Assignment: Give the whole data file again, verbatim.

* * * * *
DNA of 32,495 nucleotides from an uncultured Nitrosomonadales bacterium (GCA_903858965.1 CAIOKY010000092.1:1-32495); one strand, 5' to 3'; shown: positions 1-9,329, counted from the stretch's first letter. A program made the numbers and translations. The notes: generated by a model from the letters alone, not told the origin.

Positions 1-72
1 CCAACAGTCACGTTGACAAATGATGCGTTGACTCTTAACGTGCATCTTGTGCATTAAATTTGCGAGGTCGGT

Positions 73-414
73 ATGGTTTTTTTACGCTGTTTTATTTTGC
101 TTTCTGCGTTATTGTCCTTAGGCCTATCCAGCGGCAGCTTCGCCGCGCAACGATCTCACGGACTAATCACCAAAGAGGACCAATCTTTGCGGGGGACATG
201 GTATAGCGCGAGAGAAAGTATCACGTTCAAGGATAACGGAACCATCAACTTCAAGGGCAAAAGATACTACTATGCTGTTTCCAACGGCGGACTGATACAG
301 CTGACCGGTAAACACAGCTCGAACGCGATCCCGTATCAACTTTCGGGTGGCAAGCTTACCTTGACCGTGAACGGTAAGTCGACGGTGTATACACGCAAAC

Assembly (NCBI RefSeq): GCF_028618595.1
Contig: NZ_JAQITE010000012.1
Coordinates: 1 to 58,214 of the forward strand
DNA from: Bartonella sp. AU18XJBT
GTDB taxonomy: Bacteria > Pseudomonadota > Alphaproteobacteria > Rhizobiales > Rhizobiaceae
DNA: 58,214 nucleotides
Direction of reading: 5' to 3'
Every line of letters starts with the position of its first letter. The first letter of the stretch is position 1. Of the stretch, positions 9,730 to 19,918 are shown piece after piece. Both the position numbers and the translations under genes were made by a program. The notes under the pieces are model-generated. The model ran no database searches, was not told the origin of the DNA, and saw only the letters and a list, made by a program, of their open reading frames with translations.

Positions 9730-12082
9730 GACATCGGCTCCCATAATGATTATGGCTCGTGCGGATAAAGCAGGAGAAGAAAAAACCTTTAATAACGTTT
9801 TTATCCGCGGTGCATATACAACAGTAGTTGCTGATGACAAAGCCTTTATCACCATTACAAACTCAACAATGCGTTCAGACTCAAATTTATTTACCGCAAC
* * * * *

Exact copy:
DNA of 32,495 nucleotides from an uncultured Nitrosomonadales bacterium (GCA_903858965.1 CAIOKY010000092.1:1-32495); one strand, 5' to 3'; shown: positions 1-9,329, counted from the stretch's first letter. A program made the numbers and translations. The notes: generated by a model from the letters alone, not told the origin.

Positions 1-72
1 CCAACAGTCACGTTGACAAATGATGCGTTGACTCTTAACGTGCATCTTGTGCATTAAATTTGCGAGGTCGGT

Positions 73-414
73 ATGGTTTTTTTACGCTGTTTTATTTTGC
101 TTTCTGCGTTATTGTCCTTAGGCCTATCCAGCGGCAGCTTCGCCGCGCAACGATCTCACGGACTAATCACCAAAGAGGACCAATCTTTGCGGGGGACATG
201 GTATAGCGCGAGAGAAAGTATCACGTTCAAGGATAACGGAACCATCAACTTCAAGGGCAAAAGATACTACTATGCTGTTTCCAACGGCGGACTGATACAG
301 CTGACCGGTAAACACAGCTCGAACGCGATCCCGTATCAACTTTCGGGTGGCAAGCTTACCTTGACCGTGAACGGTAAGTCGACGGTGTATACACGCAAAC

Assembly (NCBI RefSeq): GCF_028618595.1
Contig: NZ_JAQITE010000012.1
Coordinates: 1 to 58,214 of the forward strand
DNA from: Bartonella sp. AU18XJBT
GTDB taxonomy: Bacteria > Pseudomonadota > Alphaproteobacteria > Rhizobiales > Rhizobiaceae
DNA: 58,214 nucleotides
Direction of reading: 5' to 3'
Every line of letters starts with the position of its first letter. The first letter of the stretch is position 1. Of the stretch, positions 9,730 to 19,918 are shown piece after piece. Both the position numbers and the translations under genes were made by a program. The notes under the pieces are model-generated. The model ran no database searches, was not told the origin of the DNA, and saw only the letters and a list, made by a program, of their open reading frames with translations.

Positions 9730-12082
9730 GACATCGGCTCCCATAATGATTATGGCTCGTGCGGATAAAGCAGGAGAAGAAAAAACCTTTAATAACGTTT
9801 TTATCCGCGGTGCATATACAACAGTAGTTGCTGATGACAAAGCCTTTATCACCATTACAAACTCAACAATGCGTTCAGACTCAAATTTATTTACCGCAAC